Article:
India, to no one's surprise, ran out easy winners in this triangular tournament with two junior nations, though there were a couple of notable results on the way to the one-sided final. Bangladesh won their first senior one-day international, at the 23rd attempt, when a fine all-round effort from Mohammad Rafiq guided them to a convincing victory over Kenya, though their other form was disappointing.
A much bigger talking point was Kenya's 69-run success against India. For India, who had already qualified for the final, it was a dead match, but Kenya, at last realising the potential of their batting, wholly outplayed them. Ravindu Shah made an impressive entrance to international cricket, hitting three fifties in his first four innings and ending up with 213 runs in all, and another Kenyan, Steve Tikolo, was named Man of the Series.
That one defeat aside, India were rarely troubled. They got away with giving some younger players a chance - 23 men were used in the five matches - and Tendulkar was rested for two games before coming back to score a century in the final. The most competitive aspect of the tournament came beforehand and involved the giant cola companies rather than the cricketers.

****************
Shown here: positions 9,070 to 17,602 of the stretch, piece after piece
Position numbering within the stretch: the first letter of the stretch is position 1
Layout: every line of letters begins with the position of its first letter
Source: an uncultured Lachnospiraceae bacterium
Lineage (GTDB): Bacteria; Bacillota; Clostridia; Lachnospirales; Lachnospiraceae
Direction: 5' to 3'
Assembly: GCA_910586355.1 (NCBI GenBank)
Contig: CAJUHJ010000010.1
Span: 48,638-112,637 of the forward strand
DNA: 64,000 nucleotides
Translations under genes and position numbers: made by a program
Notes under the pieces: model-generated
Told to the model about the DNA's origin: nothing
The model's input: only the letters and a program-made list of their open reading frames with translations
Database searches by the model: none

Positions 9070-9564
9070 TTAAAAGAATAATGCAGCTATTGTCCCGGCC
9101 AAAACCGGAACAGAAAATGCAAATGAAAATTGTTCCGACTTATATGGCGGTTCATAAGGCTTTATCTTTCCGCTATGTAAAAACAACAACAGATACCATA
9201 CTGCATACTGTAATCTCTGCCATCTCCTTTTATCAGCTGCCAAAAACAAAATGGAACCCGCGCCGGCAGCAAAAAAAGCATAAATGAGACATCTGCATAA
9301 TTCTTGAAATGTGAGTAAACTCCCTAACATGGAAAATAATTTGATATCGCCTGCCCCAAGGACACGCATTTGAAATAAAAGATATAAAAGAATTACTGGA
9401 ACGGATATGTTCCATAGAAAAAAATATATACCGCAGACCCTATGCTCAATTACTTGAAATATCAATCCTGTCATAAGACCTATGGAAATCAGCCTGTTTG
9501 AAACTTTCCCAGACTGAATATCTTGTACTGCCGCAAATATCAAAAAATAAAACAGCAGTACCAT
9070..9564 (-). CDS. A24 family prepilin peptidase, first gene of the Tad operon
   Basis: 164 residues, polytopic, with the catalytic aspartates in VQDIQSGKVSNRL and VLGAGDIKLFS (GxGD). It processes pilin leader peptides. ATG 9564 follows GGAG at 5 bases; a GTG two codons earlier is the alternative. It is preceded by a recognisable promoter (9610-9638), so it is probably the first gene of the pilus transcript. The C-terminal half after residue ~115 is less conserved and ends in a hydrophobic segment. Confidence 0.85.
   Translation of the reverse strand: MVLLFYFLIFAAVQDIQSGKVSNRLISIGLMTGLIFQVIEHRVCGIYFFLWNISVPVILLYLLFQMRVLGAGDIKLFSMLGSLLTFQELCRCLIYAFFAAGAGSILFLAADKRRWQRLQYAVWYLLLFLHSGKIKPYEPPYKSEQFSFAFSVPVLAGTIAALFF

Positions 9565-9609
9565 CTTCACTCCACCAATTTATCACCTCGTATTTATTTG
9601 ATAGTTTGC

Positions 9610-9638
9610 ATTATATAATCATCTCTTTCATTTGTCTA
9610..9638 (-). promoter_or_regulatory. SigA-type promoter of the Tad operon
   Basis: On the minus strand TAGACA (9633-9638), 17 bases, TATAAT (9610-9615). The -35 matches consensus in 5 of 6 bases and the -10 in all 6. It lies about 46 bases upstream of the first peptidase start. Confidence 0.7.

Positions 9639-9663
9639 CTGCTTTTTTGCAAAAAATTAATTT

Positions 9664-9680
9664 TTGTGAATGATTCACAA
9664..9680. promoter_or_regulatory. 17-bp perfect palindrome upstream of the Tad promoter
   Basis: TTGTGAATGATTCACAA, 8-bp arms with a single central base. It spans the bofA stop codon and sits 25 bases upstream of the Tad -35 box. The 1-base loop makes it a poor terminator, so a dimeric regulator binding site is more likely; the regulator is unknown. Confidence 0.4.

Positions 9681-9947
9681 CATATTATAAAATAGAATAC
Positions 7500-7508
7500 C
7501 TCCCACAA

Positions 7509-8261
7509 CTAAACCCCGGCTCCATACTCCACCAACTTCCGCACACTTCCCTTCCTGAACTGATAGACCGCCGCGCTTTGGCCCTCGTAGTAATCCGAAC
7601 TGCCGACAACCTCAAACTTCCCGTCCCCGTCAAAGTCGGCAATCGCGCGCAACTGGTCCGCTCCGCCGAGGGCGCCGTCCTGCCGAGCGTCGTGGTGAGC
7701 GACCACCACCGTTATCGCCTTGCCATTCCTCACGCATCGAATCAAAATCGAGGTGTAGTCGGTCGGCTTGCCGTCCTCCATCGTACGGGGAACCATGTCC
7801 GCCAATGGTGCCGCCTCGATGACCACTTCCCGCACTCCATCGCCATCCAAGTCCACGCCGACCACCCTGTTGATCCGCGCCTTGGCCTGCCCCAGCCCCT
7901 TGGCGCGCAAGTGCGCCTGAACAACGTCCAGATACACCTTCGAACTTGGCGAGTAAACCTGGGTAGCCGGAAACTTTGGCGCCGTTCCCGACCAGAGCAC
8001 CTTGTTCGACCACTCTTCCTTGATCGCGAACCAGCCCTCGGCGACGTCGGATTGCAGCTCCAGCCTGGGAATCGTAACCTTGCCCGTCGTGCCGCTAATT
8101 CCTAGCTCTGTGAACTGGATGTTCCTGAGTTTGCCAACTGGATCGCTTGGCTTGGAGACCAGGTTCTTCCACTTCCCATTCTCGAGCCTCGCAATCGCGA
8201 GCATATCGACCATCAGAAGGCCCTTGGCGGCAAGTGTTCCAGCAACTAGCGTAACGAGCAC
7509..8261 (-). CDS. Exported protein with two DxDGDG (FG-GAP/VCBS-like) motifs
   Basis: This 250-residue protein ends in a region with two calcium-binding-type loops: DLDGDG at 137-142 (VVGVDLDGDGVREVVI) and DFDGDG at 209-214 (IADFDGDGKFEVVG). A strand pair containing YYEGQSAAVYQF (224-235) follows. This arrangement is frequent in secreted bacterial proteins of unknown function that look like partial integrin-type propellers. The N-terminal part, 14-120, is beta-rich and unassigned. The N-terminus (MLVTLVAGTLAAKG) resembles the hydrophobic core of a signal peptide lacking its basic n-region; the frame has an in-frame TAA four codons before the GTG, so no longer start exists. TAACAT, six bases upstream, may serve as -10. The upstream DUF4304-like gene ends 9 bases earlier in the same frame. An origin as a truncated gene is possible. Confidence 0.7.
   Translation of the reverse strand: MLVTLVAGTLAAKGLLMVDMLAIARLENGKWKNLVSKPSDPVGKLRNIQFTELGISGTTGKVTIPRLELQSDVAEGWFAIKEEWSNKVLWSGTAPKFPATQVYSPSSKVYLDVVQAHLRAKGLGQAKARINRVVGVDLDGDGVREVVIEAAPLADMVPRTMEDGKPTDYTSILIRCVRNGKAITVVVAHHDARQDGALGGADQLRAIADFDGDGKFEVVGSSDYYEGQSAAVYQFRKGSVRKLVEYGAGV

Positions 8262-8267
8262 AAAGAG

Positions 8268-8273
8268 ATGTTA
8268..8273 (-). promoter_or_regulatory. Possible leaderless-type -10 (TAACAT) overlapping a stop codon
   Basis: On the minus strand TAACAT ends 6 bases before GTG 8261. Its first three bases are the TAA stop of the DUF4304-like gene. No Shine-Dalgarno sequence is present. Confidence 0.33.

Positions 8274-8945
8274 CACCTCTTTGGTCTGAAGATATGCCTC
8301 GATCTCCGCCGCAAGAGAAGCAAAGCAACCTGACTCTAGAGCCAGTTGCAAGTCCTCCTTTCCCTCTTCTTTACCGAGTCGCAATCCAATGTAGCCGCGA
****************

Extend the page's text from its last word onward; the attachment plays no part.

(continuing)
A contract between Pepsi-Cola and the Board of Control for Cricket in India had effectively barred their rivals Coca-Cola from sponsoring any of the hugely popular one-day series currently proliferating in India. But before the previous one-day competition, which pitted India against Australia and Zimbabwe, the Board, hoping to instigate a bidding war, had claimed that the agreement with Pepsi did not cover triangular events. After losing the court battle, the Board arranged this series and assumed Pepsi would be obliged the sponsor it. However, they baulked at a competition with limited potential for media exposure, citing a clause in their contract that stipulated matches had to be against full ICC members. Coca-Cola stepped in for an undisclosed sum.
Note: Matches in this section were not first-class.
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